• Move the smallest of the two values to the output array (sorted); increment the index to that subarray

  • Go to step 4


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Merge(A, p, q, r)

  • Where A is the array containing values to be sorted, each half is already sorted from smallest to largest

  • p = is the starting point index for the array A

  • q = is the end point index for the left side of array A (end of first half… sort of)

  • r = end index for array A

  • So, sort values from p to r from two halves of array A where q marks where to split the array into subarray


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Merge(A, p, q, r)

  • n1 = q – p + 1

  • n2 = r – q

  • c* create subarrays L[1..n1+1] and R[1..n2+1]

  • for i = 1 to n1

  • do L[i] = A[p+i-1]

  • for j = 1 to n2

  • do R[j] = A[q+j]

  • L[n1+1] = 

  • R[n2+1] = 

  • i = 1

  • j = 1

  • for k = p to r

  • do if L[i] <= R[j]

  • then A[k] = L[i]

  • i = i + 1

  • else A[k] = R[j]

  • j = j + 1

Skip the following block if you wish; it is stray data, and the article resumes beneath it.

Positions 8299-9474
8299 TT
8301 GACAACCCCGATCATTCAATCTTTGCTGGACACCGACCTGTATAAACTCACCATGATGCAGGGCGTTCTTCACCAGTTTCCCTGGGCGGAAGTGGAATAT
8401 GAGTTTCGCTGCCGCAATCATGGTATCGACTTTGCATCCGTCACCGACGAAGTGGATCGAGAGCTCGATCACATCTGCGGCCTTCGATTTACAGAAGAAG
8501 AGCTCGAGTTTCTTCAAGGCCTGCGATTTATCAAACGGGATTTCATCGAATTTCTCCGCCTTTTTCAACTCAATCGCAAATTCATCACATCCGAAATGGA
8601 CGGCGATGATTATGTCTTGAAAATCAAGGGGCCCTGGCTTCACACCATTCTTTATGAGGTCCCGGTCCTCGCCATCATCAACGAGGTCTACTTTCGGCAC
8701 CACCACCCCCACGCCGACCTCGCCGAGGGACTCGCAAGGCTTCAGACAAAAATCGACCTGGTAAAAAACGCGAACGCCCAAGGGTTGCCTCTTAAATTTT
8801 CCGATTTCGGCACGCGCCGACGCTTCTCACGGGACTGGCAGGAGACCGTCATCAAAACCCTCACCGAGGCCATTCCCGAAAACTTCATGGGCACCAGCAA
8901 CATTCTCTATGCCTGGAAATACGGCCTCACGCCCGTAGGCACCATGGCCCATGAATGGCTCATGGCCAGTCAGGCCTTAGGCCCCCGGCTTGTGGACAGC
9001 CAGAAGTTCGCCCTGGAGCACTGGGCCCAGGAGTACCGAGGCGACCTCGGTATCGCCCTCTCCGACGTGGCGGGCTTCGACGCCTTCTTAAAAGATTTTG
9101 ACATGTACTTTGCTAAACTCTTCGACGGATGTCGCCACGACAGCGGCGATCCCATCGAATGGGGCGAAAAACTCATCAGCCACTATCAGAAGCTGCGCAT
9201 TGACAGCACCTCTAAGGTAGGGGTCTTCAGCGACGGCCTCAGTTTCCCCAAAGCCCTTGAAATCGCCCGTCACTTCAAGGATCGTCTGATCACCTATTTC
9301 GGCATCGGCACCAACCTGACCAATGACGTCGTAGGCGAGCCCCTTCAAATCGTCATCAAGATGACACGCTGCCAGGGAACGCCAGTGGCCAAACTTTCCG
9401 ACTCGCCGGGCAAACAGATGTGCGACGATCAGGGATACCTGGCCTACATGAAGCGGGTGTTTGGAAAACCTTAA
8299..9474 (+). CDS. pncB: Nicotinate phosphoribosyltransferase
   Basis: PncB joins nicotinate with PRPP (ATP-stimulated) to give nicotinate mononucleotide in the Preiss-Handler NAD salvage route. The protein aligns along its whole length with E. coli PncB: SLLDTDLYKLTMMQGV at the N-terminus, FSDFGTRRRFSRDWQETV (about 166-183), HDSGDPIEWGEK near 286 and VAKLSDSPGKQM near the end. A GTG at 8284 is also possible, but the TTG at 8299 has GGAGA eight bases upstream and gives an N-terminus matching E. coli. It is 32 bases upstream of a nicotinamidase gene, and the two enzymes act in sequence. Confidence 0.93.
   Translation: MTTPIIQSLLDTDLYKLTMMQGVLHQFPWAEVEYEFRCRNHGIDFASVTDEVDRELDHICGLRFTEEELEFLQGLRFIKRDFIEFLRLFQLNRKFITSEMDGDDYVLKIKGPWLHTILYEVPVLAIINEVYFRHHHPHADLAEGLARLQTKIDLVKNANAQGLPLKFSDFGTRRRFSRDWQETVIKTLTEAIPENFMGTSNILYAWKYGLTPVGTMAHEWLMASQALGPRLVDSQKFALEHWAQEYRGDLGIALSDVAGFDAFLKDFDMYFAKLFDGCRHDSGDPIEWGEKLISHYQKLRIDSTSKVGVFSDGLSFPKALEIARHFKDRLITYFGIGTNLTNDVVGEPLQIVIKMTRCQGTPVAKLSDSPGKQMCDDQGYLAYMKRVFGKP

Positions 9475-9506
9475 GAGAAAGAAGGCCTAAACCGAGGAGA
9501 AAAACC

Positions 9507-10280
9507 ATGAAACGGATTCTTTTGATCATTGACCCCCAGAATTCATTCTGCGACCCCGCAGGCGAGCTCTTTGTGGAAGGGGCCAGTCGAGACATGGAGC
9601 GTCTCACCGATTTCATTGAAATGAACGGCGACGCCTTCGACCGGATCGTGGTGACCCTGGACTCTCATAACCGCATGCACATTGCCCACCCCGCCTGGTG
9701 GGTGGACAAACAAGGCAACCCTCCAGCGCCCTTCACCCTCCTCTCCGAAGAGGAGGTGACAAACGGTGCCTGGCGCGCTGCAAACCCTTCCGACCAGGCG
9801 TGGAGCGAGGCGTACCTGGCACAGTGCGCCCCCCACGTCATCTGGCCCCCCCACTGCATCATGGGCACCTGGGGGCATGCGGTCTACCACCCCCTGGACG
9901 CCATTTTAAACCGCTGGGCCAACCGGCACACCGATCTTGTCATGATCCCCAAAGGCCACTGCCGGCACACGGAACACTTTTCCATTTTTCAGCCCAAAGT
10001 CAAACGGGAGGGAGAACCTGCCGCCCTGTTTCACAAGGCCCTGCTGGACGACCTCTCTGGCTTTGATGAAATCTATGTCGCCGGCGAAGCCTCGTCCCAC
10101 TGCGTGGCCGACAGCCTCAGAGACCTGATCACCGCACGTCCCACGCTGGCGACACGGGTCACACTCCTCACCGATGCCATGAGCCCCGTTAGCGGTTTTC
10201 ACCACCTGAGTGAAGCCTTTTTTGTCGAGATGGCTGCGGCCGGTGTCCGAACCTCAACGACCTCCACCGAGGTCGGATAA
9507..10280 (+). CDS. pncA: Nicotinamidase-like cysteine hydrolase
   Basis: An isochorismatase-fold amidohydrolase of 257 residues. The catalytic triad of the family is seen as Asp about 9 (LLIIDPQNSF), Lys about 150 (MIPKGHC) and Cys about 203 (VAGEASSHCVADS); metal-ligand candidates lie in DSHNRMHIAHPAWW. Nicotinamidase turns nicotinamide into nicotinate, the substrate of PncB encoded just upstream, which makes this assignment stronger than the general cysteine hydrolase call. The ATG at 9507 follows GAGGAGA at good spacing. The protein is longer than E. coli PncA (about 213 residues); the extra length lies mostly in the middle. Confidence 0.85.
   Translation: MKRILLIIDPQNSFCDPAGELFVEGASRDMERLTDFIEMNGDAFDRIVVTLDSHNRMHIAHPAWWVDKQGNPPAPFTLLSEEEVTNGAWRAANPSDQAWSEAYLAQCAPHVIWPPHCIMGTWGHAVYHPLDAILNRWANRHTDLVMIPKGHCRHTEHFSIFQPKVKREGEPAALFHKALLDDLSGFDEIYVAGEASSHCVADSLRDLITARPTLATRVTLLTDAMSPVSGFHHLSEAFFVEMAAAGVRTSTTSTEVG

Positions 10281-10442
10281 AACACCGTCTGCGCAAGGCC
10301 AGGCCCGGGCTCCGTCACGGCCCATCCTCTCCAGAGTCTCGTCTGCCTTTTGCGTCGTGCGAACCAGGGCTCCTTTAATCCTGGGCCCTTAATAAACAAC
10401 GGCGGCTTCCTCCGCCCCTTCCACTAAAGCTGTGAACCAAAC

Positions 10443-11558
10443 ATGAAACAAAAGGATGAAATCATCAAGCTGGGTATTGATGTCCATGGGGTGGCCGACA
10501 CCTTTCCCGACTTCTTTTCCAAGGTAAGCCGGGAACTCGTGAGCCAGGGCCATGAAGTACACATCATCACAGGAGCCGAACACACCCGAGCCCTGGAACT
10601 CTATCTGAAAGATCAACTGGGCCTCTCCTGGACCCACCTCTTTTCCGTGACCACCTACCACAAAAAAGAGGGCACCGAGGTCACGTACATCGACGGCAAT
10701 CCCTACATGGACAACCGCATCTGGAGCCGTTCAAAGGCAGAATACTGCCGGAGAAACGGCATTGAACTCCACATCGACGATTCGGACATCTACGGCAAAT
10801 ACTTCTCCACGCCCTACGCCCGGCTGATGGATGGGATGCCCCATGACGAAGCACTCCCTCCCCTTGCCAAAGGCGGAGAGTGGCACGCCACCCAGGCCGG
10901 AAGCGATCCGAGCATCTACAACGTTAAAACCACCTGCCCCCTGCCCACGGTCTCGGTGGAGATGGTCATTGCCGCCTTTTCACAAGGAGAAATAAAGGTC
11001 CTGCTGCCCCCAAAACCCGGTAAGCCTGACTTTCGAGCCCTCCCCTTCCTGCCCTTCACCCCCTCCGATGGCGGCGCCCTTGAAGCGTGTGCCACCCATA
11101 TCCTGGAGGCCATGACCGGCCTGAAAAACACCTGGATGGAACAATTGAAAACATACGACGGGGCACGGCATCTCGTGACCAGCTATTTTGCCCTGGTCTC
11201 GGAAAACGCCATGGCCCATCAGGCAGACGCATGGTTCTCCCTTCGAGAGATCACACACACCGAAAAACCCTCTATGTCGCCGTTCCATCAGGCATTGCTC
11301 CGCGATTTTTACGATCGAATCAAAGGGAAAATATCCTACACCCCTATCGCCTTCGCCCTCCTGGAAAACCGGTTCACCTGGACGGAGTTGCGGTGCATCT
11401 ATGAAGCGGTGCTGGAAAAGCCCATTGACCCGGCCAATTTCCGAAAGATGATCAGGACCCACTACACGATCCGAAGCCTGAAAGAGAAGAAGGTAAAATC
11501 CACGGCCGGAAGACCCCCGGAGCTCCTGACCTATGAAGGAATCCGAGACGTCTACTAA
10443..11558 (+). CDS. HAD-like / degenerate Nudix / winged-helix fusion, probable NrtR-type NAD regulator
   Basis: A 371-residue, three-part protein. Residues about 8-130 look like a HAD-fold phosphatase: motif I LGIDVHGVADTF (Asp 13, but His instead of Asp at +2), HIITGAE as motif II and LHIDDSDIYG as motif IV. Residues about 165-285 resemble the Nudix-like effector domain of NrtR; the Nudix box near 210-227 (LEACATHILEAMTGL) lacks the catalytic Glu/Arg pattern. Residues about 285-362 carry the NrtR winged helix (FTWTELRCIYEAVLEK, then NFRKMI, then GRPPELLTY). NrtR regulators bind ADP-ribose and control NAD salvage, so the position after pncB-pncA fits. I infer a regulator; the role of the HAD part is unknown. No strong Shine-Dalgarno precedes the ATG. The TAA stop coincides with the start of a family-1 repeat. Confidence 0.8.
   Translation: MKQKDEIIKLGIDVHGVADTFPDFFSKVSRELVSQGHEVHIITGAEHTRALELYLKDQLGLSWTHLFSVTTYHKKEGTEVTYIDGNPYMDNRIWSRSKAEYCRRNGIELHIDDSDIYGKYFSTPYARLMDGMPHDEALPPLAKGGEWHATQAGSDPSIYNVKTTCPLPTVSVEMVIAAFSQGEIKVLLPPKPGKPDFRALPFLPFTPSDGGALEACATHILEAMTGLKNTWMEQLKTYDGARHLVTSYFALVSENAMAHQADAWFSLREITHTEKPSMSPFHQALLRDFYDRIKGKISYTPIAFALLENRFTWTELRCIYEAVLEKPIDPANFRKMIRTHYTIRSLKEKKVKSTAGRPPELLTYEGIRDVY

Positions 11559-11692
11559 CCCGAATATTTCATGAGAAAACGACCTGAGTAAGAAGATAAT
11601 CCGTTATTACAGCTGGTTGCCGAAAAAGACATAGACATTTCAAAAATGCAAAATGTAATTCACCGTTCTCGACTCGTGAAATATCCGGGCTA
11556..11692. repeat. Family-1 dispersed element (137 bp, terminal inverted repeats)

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MERGE_SORT(A,p,r)

  • if p < r

  • then q = (p+r)/2

  • MERGE_SORT(A, p, q)

  • MERGE_SORT(A, q+1, r)

  • MERGE(A, p, q, r)


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Asymptotic Notation

  • Big  (theta)

  • (g(n)) = {f(n) : there exists two constants c1 and c2, n0 such that

    0<=c1g(n)<=f(n)<=c2g(n) for all n >=n0}


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Asymptotic Notation

  • Big O (oh)

  • O(g(n)) = {f(n) : there positive constants c and n0 such that 0<=f(n)<=cg(n) for all n >=n0}


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Asymptotic Notation

  • Big  (Omega)

  • (g(n)) = {f(n) : there positive constants c and n0 such that 0<=cg(n)<=f(n) for all n >=n0}


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Asymptotic Notation

  • Little o (oh)

  • o(g(n)) = {f(n) : there positive constants c>0 and n0>0 such that 0<=f(n)<cg(n) for all n >=n0}


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Asymptotic Notation

  • Little  (omega)

  • (g(n)) = {f(n) : there positive constants c>0 there exists a constant n0 such that

    0<=cg(n)<f(n) for all n >=n0 }